Treillage is just a posh [and French] word for trellis! Its one of the oldest forms of garden structure and in medieval and Tudor times was often called ‘carpentry work’. Although the idea of trelliswork sounds simple and rustic, in its Baroque heyday it could be immensely sophisticated and complex.
Later it was generally superseded by either a return to more rustic woodwork for garden structures or, for more elaborate work, by wrought and cast iron. Read on to find out more about this art form which must be due for a revival!
For once the taxonomy of what I’m talking about is simple. The word ‘trellis’ came into Middle English from old French, which itself is derived from the Latin tri for 3 and licium meaning threads. It refers to one of the oldest and longest-lasting man-made garden features – a system of plant supports that often provided shading and seclusion for a seat or walkway.
Mediaeval manuscript illustrations often show herbers [which later were sometimes called arbours or bowers] made up of simple trelliswork, often also supporting climbing plants. Apart from the obvious benefits of providing somewhere nice to sit a shady arbour would have provided privacy that would not have been available anywhere else.
There are some good reconstructions of authentically constructed and planted mediaeval gardens which feature arbours and tunnels of this kind. The earliest example, opened in 1986, is Queen Eleanor’s Garden, next to the medieval Great Hall in Winchester, is a re-creation, by Dr Sylvia Landsberg, of an enclosed medieval garden and is named after Queen Eleanor of Provence and her daughter-in-law Queen Eleanor of Castile, who would have walked there and used it as their private retreat. For more information see:
There is also, according to Alan Titchmarsh, “a stunning example of a recreated medieval garden” around the 13thc Prebendal Manor at Nassington in Northants. (Royal Gardeners, 2003). This includes a trellis garden complete with a tunnel arbour. More information can be found at:
Early texts often refer to anything more complex than these sorts of rustic support system as ‘carpentry work’ and by the 15th century this was becoming more and more sophisticated, often being used to form tunnels or completely shaded areas to walk through. By the later 17thc, however, the term treillage had begun to refer to a slightly wider range of things. Guy Miege’s A Dictionary of Barbarous French published in 1679 defines treillage as “grates, cross-bars, latticework; arbors; a railing.”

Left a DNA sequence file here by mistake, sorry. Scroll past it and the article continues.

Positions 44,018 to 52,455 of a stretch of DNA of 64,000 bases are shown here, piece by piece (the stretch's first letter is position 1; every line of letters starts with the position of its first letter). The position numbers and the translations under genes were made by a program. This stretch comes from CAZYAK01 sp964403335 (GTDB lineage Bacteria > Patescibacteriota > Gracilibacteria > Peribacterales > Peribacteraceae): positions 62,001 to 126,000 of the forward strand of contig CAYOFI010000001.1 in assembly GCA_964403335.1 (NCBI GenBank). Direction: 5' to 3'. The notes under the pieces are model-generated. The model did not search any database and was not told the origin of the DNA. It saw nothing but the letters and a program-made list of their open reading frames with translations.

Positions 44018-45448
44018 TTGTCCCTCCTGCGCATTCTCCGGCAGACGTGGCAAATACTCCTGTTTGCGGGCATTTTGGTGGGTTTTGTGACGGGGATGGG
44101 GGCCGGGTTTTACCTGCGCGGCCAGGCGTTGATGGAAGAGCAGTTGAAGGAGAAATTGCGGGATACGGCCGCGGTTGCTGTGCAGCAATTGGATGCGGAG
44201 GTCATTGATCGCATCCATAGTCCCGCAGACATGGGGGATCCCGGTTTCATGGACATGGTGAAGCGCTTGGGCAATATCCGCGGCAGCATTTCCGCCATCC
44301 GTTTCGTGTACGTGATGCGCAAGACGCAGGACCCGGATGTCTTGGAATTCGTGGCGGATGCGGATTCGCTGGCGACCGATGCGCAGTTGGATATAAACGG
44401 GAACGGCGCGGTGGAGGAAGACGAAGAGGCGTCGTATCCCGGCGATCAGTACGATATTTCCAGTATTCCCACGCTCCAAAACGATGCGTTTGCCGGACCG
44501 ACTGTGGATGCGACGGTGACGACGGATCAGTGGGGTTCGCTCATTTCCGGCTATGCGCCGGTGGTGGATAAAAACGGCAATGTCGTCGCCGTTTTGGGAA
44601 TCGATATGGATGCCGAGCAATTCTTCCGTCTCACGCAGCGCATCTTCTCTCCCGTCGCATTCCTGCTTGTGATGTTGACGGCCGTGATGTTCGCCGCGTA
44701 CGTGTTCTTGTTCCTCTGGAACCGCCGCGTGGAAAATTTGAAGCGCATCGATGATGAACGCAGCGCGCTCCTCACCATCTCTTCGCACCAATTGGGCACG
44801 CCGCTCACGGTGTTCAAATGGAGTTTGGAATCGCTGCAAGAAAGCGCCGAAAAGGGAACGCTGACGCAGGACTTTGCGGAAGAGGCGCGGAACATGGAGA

Of course these structures were both fragile and short-lived especially when compared with brick or stone structures. They required constant maintenance because if neglected they were soon victims of the elements. So it is unsurprising that there are no surviving examples and that we have to rely on contemporary documentary and visual evidence. The builders were probably carpenters, nameless except in the rare cases where a payment is recorded in financial accounts.
Very elaborate designs – an amazing blend of art and highly skilled craft – were developed in France and Italy by the mid-16thc. Recent research by Natsumi Nonaka suggests that the distinction between the aesthetic and the utilitarian, and between art and craft was indistinct at this time. Looking at French and Italian examples of tunnels and pergolas she shows how these structures developed from a basic functional device for the support of climbing plants, but gradually became an object to be admired in its own right.
Its basic form was a barrel-vaulted gallery made of jointed timber. Many of its ornamental details and structural principles were borrowed from stone architecture. Some had window-like openings along the sides allowing for a view. In the early days much of its ornamental value derived from the plants that grew on it such as ivy, vine, roses, and jasmine, but in later examples less was covered, there was more ornamentation – such as statuary used for decorative uprights – so that the structure itself became at least as important as the planting.
In French gardens the treillage was usually placed on or around the edge of an area as a covered promenade. In Italian gardens, however, treillage pergolas were usually arranged along the axial paths : one straight pergola along the central axis, or a cruciform pergola, with a domed pavilion at the crossing, and four arms along the intersecting longitudinal and transverse axes. There is a considerable resemblance to ecclesiastical architecture in such a design, and Nonaka suggests that the layout “may have been intended as a kind of sanctuary of nature, where the celebration of nature and the individual interaction with it would become possible.” To read her full conference paper go to:
Such elaborate masterpieces were seen by early English travellers and were then, of course, copied back at home. Hampton Court, Thornbury in Gloucestershire, and Theobalds all had similar trellis galleries. But we can see in Thomas Hill’s gardening books published in the later 16thc the much more usual and rustic kinds of trellis work that would have been employed in most gardens. [For more on Hill’s books see my Jan 2015 post ]